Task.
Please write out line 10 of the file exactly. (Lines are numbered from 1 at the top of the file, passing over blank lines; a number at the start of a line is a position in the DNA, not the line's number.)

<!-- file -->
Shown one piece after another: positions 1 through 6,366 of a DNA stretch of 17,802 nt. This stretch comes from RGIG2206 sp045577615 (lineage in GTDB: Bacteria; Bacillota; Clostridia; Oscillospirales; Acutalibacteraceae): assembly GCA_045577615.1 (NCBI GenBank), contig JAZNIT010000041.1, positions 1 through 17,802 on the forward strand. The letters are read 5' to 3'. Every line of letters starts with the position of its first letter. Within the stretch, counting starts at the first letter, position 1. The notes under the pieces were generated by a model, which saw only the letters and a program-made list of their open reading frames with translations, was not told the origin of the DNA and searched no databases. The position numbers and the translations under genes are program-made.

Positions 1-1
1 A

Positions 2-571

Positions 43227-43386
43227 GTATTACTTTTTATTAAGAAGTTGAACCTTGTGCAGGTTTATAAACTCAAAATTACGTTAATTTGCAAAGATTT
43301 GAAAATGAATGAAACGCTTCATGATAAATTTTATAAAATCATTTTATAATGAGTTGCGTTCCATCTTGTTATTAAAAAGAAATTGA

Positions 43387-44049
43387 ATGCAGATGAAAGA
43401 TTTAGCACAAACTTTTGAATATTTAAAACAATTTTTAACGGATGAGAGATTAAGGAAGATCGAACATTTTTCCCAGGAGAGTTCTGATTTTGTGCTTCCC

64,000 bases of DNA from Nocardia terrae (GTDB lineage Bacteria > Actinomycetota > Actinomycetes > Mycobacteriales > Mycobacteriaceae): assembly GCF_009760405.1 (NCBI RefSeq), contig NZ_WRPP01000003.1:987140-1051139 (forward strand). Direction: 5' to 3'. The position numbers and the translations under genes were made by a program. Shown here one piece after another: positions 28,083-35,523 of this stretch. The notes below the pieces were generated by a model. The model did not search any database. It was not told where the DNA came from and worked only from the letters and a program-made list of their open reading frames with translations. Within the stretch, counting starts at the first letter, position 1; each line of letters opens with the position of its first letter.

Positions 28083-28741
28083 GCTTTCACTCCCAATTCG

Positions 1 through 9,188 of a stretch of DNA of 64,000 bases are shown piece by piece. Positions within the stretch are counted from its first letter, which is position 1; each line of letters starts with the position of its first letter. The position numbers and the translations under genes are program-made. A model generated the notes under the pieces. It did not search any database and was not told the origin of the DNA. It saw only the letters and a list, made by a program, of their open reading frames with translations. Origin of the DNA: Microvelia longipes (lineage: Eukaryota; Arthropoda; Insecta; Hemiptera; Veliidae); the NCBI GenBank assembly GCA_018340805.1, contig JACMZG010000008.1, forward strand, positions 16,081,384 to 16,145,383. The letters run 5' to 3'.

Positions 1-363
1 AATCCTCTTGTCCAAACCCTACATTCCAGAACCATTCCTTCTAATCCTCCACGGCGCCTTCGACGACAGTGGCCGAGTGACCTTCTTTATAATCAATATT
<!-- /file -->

43401 TTTAGCACAAACTTTTGAATATTTAAAACAATTTTTAACGGATGAGAGATTAAGGAAGATCGAACATTTTTCCCAGGAGAGTTCTGATTTTGTGCTTCCC